Psychometric analysis of a computer-based measure of hidden maze learning

Date of Completion

January 2007


Psychology, Psychometrics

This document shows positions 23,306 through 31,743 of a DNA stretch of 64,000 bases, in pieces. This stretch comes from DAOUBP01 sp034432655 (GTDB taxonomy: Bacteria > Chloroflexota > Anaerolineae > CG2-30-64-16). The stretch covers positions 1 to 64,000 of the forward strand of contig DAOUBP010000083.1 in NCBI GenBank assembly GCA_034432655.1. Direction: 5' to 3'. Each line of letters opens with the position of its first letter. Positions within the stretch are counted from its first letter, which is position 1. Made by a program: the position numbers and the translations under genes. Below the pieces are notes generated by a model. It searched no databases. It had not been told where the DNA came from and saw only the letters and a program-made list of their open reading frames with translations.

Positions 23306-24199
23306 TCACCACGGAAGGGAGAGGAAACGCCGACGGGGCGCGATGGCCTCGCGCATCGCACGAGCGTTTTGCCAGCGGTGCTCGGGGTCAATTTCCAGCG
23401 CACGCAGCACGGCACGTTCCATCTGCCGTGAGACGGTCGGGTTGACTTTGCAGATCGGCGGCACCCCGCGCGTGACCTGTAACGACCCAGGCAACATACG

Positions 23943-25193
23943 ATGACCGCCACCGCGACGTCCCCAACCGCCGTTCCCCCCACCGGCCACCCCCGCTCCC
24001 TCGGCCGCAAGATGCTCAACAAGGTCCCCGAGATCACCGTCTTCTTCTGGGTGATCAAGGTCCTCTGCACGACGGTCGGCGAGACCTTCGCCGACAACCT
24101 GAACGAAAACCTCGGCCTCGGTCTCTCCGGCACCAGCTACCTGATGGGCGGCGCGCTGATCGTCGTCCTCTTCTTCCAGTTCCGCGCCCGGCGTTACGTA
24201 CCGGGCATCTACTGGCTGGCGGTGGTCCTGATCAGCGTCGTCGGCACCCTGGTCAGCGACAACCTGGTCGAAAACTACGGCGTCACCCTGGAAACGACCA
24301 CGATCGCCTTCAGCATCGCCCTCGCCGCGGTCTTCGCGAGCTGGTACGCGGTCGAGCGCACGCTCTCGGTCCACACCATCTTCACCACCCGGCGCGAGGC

Neuropsychology's foundation lies in the ability to measure brain-behavior relationships in a psychometrically sound manner. Clinicians and researchers can only make meaningful interpretation of behavioral results if neuropsychological instruments provide reliable and valid data. Therefore, it is of critical importance that all measures used have the ability to provide data that are stable across time (i.e., reliability across multiple assessments) and that show validity in reference to meaningful theoretical constructs. ^ The Groton Maze Learning Test© (GMLT) is a computer-based measure of spatial learning, memory, and executive function currently undergoing this rigorous validation process. This test was initially developed for use in clinical trials with the anticipation that it would exhibit sound psychometric properties to allow for repeated administration, and yet, with the sensitivity to identify change following administration of various pharmacological challenges. Based on older tests of visual learning and memory, this modern instrument allows for greater precision of measurement because of its computer administration (e.g., response times recorded in milliseconds) and unique design features (e.g., pseudo-random selection of matched alternate forms). ^ The principal objective of the following set of studies was to evaluate several key psychometric properties of the GMLT. Two paradigms known to perturb cognition were employed to assess response during GMLT task completion: that of acute alcohol intoxication and 24-hour sustained wakefulness. This allowed for the estimation of reliability (test-retest, alternate forms, internal consistency) and validity (construct and ecological). Secondarily, these studies permitted a closer examination of cognitive changes across alcohol's dose response curve, as previous studies have shown mixed results due to limitations in instrumentation. The GMLTs ability to replicate or refute a postulated consequence of acute alcohol intoxication—the Mellanby Effect, or acute tolerance—was examined. Lastly, we included two additional measures during the alcohol intoxication study for further analyses: (1) a subjective rating of intoxication measure (visual analogue scale (VAS)), to exploit alcohol's strong expectancy in responding, and (2) an Internet-based visuomotor integration task to allow for measurement of procedural learning, ecological and construct validation, and additional examination of data analysis techniques used across the dose-response curve. ^